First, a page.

That poor woman! A snake outside is at least somewhat expected, but a snake inside would be a shock.

One of Chris' friends in high school lived on a horse ranch and found a rattlesnake in her bedroom one night when she was barely a teenager. I cannot imagine that happening to me when I was a teenager. I would have been hysterical. I don't care for the snakes, but the only ones that upset me are the venomous ones, and then also the rat snakes and chicken snakes that get into our chicken coops and eat eggs and half-grown or smaller poultry. I even kinda like the Rough Green Tree Snakes, but from a distance....not up too close and personal. As a side not, if a snake dies in your garden, you wouldn't believe how quickly it can stink up the place! Generally you'll find it by smell long before you see it.

We do live in an area that has wildlife that is far too abundant and I don't think that will ever change. There's just too much wild river bottom land around us that hosts all sorts of wildlife, and drought drives them up here to higher ground....and so do floods....so we're gonna have them around either way. We need them, unfortunately, to control the rodents that live in the wild, but that doesn't mean I want to be stepping on them when I'm in the yard or garden.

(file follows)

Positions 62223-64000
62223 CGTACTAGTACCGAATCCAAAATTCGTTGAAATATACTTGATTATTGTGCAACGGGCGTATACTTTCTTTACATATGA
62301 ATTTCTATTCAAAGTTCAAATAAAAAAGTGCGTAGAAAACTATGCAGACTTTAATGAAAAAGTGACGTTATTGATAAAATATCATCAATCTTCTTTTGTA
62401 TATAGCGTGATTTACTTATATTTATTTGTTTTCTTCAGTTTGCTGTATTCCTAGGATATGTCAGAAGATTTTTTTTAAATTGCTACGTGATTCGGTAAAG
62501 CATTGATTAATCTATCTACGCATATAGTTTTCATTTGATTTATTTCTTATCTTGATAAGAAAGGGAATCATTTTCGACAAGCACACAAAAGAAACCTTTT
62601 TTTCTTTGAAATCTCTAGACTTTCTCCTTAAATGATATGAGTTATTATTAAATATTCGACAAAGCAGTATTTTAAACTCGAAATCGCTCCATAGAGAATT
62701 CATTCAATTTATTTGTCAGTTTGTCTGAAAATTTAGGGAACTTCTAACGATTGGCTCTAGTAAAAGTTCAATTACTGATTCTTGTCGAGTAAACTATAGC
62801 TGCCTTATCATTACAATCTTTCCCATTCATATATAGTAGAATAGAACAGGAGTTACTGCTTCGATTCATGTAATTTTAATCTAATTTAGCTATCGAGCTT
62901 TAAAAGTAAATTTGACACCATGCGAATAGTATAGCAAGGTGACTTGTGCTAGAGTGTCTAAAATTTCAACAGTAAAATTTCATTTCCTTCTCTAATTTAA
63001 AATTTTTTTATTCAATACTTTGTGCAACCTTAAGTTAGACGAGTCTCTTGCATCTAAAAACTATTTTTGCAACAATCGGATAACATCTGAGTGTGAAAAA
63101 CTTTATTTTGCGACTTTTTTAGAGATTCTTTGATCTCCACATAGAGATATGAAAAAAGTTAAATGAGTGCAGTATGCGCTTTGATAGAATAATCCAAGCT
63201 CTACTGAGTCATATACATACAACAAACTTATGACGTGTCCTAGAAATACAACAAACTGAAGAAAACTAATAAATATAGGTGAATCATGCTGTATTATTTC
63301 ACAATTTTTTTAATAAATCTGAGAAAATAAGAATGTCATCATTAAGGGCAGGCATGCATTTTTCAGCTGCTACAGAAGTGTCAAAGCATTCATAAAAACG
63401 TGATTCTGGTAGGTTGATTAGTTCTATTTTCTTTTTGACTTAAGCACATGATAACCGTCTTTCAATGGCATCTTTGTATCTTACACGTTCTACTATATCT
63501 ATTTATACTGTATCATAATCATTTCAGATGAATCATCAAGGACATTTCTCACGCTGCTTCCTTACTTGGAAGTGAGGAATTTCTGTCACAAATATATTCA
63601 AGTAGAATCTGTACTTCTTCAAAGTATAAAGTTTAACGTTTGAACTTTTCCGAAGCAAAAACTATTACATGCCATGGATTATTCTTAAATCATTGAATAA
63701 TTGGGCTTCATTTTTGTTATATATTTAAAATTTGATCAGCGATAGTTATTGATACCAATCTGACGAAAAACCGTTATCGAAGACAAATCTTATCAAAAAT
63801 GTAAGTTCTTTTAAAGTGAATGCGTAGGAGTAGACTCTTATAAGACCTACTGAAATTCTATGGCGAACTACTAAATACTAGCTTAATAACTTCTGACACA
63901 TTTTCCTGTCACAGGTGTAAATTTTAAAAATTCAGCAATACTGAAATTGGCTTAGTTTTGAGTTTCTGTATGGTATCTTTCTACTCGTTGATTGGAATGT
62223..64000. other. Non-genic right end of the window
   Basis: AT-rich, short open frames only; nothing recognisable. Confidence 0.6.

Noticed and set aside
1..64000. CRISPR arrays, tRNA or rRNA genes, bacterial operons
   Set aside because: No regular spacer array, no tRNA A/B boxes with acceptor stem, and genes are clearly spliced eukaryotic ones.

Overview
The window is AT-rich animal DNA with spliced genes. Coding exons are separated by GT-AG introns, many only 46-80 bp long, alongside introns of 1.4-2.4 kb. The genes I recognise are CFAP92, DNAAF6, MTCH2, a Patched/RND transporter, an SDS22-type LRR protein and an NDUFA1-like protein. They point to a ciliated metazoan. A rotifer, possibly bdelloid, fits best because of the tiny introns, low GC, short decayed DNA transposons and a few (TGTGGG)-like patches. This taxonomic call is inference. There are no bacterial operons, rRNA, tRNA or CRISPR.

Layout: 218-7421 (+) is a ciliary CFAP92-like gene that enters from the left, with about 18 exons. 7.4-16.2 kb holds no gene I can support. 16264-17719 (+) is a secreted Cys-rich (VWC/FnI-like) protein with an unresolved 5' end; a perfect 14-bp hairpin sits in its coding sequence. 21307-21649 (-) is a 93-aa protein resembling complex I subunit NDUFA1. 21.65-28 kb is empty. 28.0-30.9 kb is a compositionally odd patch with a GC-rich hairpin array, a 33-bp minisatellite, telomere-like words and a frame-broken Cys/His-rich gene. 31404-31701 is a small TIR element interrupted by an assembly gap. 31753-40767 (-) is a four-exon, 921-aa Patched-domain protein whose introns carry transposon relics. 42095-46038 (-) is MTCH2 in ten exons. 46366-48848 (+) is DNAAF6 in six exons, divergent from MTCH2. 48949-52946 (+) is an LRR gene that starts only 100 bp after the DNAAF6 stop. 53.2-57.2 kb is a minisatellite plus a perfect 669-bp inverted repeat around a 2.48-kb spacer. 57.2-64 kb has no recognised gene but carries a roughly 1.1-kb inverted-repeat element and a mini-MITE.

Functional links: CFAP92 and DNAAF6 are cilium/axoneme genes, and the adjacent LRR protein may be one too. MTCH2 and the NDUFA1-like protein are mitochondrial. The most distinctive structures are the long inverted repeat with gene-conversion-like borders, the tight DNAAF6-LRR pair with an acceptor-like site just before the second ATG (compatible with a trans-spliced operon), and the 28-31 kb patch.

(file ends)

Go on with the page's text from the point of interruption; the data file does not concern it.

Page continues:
I am not surprised snakes seek refuge indoors, but to find a lot of them in a house would be terrifying. One of our neighbors told us a few years ago about someone he knew who finally cut down a really big old tree that had been dead quite a while and likely was hollow. When they cut the main trunk near the ground, dozens of rattlesnakes came slithering out. The way he described it, some of those people likely set a new land speed record in their haste to run as far away from the snakes as they could and as quickly as possible.

Lisa, What an awful story (and a stinky one too)! Back in the awful wildfire year of 2008-09 (not be confused with the awful wildfire years of 2003, 2005-06 or 2011-12, lol), we were at a fire in the river bottom lands east of I-35 fighting a huge fast-moving fire when we abruptly were paged to a fire well west of I-35 because a fire there was very close to a house. Tim and I raced to that new fire as fast as we could, and when I opened the fire truck door to jump out, there was a very stinky big pit bull waiting there for me. Not being particularly fond of pit bulls that smell skunky, I froze where I was until the resident came and got the dog. She said the dog had cornered a skunk under their house and a pitched and prolonged battle between the two ensued. Apparently her house smelled as much of skunk as the dog did, and then they had the added complication of a fire making everything around smell smokey.